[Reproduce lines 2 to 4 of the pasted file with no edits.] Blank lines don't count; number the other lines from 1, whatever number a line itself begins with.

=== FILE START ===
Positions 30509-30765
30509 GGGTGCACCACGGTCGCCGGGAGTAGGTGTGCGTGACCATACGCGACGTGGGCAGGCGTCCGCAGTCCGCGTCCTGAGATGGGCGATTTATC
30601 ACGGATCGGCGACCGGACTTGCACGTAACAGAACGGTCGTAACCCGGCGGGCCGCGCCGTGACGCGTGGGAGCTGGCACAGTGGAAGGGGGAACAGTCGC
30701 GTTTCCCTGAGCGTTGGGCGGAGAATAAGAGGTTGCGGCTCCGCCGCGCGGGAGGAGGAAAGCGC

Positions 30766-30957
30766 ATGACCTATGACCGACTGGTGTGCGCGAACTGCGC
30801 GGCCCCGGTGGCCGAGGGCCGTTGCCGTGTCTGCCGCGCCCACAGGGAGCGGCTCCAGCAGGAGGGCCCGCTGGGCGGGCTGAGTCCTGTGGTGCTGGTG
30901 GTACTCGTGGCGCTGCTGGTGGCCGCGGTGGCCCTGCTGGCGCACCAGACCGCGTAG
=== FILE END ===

30509 GGGTGCACCACGGTCGCCGGGAGTAGGTGTGCGTGACCATACGCGACGTGGGCAGGCGTCCGCAGTCCGCGTCCTGAGATGGGCGATTTATC
30601 ACGGATCGGCGACCGGACTTGCACGTAACAGAACGGTCGTAACCCGGCGGGCCGCGCCGTGACGCGTGGGAGCTGGCACAGTGGAAGGGGGAACAGTCGC
30701 GTTTCCCTGAGCGTTGGGCGGAGAATAAGAGGTTGCGGCTCCGCCGCGCGGGAGGAGGAAAGCGC